Editor’s Picks: Pre-Claim on its Way
This week, Home Health Care News readers were still worked up over the news that the Centers for Medicare & Medicaid Services (CMS) was moving forward with its prior authorization program. We were eager to share how the industry was reacting as well as more information the agency provided in a forum.
Here in the newsroom, we we kept our eyes on an emotional video featuring women and men diagnosed with Alzheimer’s disease and the memories they don’t want to forget.
CMS Launches Home Health Prior Authorization—Despite pushback from the home health industry and lawmakers, CMS announced it intends to move forward with a preauthorization requirement. CMS’ plans for prior authorization, now dubbed the Pre-Claim Review Demonstration for Home Health Services, will roll out in five states as announced in February.
Home Health Agencies Grapple with Prior Authorization Rule—Home health providers and associations were quick to denounce a preauthorization requirement after CMS revealed it will move forward with its formerly announced plans. Across the board, industry officials expressed disappointment and concern with the CMS plans for prior authorization. The home health sector criticized CMS for dismissing the comments and concerns from lawmakers and health care service providers, instead pushing forward the demonstration for home health care in Illinois, Florida, Texas, Michigan and Massachusetts.
CMS Addresses Concerns Over Home Health Pre-Claim Reviews—Days after unveiling a preauthorization requirement for home health agencies, providers expressed confusion and concern as CMS attempted to clarify what the plan entails. The new preauthorization measure aims to crack down on Medicare fraud, waste and abuse in five states. Among the many questions and concerns brought forth by providers, most seemed preoccupied by administrative burdens, timely responses and documentation requirements involved with the demonstration.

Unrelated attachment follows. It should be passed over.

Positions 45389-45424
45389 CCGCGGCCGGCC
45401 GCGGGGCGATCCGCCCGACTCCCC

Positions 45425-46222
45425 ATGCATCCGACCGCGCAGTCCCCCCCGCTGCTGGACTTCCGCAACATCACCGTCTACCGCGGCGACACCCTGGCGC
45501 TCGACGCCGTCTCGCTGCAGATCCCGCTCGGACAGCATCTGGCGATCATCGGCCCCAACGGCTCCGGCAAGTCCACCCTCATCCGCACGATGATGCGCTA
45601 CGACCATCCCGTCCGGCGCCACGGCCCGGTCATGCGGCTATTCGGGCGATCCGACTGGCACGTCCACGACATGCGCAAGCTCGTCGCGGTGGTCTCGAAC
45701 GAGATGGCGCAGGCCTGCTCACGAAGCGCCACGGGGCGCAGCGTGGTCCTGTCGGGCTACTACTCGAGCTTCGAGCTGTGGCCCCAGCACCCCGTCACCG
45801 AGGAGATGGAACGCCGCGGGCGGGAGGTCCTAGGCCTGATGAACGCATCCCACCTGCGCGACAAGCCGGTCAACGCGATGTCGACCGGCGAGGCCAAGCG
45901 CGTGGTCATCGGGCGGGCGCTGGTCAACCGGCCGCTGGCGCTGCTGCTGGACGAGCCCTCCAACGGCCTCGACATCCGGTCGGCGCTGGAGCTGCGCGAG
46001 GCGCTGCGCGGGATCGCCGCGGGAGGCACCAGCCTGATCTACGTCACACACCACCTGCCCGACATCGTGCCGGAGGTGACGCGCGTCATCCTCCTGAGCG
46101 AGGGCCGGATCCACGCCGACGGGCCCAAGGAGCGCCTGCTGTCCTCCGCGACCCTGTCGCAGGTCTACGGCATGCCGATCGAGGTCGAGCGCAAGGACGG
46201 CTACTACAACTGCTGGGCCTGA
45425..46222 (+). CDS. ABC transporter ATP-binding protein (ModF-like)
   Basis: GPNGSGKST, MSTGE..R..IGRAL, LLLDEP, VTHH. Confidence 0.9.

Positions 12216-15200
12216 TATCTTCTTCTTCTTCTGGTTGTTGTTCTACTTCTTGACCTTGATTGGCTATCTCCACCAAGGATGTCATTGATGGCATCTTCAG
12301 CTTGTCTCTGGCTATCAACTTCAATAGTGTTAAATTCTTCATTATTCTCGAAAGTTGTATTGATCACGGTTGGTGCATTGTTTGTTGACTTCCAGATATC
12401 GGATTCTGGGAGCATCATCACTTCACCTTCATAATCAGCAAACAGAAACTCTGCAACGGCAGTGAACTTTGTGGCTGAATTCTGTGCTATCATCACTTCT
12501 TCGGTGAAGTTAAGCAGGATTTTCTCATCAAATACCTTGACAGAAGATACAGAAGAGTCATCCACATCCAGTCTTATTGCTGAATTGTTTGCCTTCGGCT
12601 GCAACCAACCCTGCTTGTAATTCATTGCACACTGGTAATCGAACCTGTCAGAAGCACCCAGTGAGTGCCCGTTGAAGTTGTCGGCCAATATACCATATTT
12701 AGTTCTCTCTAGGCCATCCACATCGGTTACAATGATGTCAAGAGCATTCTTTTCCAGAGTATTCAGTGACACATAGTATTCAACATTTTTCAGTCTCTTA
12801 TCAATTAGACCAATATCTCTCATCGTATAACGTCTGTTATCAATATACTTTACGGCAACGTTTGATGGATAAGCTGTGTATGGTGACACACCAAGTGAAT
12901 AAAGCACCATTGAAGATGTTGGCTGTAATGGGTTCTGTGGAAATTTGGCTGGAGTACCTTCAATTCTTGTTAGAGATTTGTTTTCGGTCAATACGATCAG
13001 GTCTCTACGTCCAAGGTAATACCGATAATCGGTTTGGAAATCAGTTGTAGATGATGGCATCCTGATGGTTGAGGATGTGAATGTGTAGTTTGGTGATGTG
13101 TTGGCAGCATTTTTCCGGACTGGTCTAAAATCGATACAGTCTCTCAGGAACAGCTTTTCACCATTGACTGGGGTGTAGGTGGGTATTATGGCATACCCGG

Around the Web
Victim Vignettes: A Look at Those Killed in Orlando Shooting—A social worker with a home health care agency was among the victims of the Orlando mass shooting at Pulse Nightclub on June 12. Enrique L. Rios, 25, was killed while on vacation for a friend’s birthday celebration in Orlando. He lived in Brooklyn, New York.
Federal Agency Wrongly Fined Business Over $800,000 for Breaking Regulations that Didn’t Exist Yet—“What happens if we reach the point where even these legislating agencies don’t now what their own ‘law’ is?” Forbes writes of Judge Neil Gorsuch’s decision in favor of a home health agency that was ordered to cough up $800,000 to the Centers for Medicare & Medicaid Services (CMS). HHCN covered the issue last month, noting that CMS was “confused about its own law” when it originally alleged a Kansas City, Kansas, home health agency had improperly billed Medicare for services.
A touching video shares the memories that men and women diagnosed with Alzheimer’s disease never want to lose.
Written by Amy Baxter